Melba did feel guilt over what she had done to Ren but the guilt did not stop her vendetta against Holden. She finally came to her senses when she was in lock-up with Holden. As she listened to Naomi and Holden talk about his need to stop the station, irrespective of the cost to himself, Melba finally began to realize that Holden was not the monster who had caused her father’s destruction. Earlier, when Anna stopped Amos from killing her, Clarissa finally had to face the reality of what she had done. But Anna also offered her a chance at redemption. Clarissa did redeem herself when she stopped Ashford from destroying the Ring in the finale. This probably saved everyone within the Ring and the Solar System.  It also opened the stars to humanity.

Clarissa and Ashford were the major villains of the second half of Season 3 but there were lesser “villains” as well. There was Cohen, who unknowingly sabotaged the Rocinante but later died aboard the Martian vessel. There were the Martian marines, who commonly used racial slurs about the Belters and unfairly blamed Holden for something he did not do. Finally, the former fan favorite Diogo was a young man seduced by Anderson Dawes into supporting the more radical elements of the Belter society.

But what about the Protomolecule? Isn’t it the greatest villain of all? The simple answer is no. The Protomolecule, as Holden explained, was a builder that used whatever raw material it found. The Protomolecule was simply a device used to connect the galaxy together in a massive ring system. Humanity was the agent that wanted to twist the Protomolecule into something nefarious. The Protomolecule only wanted to build the Ring system.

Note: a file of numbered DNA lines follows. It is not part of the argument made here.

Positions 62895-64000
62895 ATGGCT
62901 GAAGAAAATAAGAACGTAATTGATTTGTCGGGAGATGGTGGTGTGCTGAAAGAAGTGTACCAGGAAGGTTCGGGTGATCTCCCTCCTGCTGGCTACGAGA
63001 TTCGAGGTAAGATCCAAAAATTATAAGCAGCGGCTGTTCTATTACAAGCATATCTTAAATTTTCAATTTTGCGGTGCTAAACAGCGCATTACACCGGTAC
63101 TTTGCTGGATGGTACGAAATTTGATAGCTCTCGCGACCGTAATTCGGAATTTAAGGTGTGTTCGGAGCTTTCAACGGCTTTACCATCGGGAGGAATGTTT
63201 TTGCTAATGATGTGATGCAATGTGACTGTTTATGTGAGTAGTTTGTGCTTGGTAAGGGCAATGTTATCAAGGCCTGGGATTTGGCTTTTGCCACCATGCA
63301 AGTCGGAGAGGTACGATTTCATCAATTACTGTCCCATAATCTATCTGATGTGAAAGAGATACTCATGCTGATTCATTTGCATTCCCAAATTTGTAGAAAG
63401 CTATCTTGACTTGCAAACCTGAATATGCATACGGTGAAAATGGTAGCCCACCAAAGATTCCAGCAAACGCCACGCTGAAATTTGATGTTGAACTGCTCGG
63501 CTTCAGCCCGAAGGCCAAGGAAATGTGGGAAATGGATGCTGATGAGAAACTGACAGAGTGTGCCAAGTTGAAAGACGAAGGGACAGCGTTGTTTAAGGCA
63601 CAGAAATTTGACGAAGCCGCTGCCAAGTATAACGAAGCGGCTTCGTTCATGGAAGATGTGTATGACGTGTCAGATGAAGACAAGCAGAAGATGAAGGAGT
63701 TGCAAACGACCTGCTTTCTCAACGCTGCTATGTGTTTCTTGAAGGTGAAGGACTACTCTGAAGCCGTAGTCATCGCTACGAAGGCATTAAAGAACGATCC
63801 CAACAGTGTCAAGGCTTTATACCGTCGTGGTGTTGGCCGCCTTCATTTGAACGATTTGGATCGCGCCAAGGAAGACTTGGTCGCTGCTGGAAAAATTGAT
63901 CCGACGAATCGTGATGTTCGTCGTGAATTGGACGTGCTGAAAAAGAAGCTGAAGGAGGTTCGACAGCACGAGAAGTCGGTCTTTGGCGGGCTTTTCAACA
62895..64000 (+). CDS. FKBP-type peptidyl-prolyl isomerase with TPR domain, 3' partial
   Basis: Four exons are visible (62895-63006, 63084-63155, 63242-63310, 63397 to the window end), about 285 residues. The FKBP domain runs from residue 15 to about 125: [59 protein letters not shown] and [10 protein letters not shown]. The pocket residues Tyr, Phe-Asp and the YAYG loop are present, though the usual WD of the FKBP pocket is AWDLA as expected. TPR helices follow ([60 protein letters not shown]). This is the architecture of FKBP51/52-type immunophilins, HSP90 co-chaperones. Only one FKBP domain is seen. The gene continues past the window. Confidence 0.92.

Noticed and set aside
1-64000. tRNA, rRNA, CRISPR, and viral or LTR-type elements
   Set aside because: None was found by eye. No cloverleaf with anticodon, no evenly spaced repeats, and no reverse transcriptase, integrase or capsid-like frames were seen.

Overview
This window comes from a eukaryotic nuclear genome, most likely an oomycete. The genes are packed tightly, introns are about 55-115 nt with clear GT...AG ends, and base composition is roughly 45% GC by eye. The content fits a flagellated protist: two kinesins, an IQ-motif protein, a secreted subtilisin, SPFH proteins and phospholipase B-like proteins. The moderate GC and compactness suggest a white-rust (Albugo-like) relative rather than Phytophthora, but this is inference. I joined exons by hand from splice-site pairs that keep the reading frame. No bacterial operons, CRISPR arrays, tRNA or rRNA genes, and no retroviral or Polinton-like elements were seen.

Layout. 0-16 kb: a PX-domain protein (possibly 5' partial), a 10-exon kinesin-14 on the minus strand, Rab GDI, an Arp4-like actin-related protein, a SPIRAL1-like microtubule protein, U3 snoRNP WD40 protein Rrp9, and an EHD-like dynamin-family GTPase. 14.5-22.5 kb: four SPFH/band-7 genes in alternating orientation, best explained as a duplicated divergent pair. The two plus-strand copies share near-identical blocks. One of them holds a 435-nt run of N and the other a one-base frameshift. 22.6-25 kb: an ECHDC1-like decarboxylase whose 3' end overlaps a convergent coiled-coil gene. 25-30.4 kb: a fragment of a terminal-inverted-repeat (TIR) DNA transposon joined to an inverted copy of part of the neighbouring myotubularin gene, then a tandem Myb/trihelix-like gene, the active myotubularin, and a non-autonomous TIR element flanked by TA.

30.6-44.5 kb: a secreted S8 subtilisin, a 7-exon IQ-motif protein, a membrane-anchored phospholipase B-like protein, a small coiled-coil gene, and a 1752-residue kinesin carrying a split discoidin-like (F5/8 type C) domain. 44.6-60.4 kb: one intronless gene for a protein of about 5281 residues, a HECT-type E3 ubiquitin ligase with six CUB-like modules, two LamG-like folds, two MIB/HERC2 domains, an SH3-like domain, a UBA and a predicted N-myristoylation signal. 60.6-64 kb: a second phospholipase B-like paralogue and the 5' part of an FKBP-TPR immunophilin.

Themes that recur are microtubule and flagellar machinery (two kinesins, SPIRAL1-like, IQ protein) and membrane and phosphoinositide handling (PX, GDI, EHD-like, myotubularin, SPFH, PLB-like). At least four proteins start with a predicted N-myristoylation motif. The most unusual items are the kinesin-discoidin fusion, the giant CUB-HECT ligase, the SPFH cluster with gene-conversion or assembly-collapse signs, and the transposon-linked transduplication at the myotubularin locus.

The Expanse achieved what DC failed to do and Marvel consistently failed to do; it created complicated, multidimensional villains. Mao, Errinwright, Ashford, Clarissa, Strickland, and Nguyen were all complex villains in Season 3. For those who have read books 4 and 5, Season 4 promises an equal caliber of complicated, multi-dimensional villains.

At the time of the writing of this article, Season 4 is slated to have 10 episodes. Season 3 reached into book 4 for some elements of Proto-Miller’s dialogue. There are interesting elements in book 5, Nemesis Games, which involve Naomi and which could be interpolated in Season 4. This would also introduce perhaps the greatest villain of the series at the same time. Stay tuned for season 4 to determine how it will be played.

Miclpea

I love going to conventions around the US. I'm an ardent fan of all things science fiction and especially The Expanse. I write for Friends of CC and I have written a science fiction script with a friend.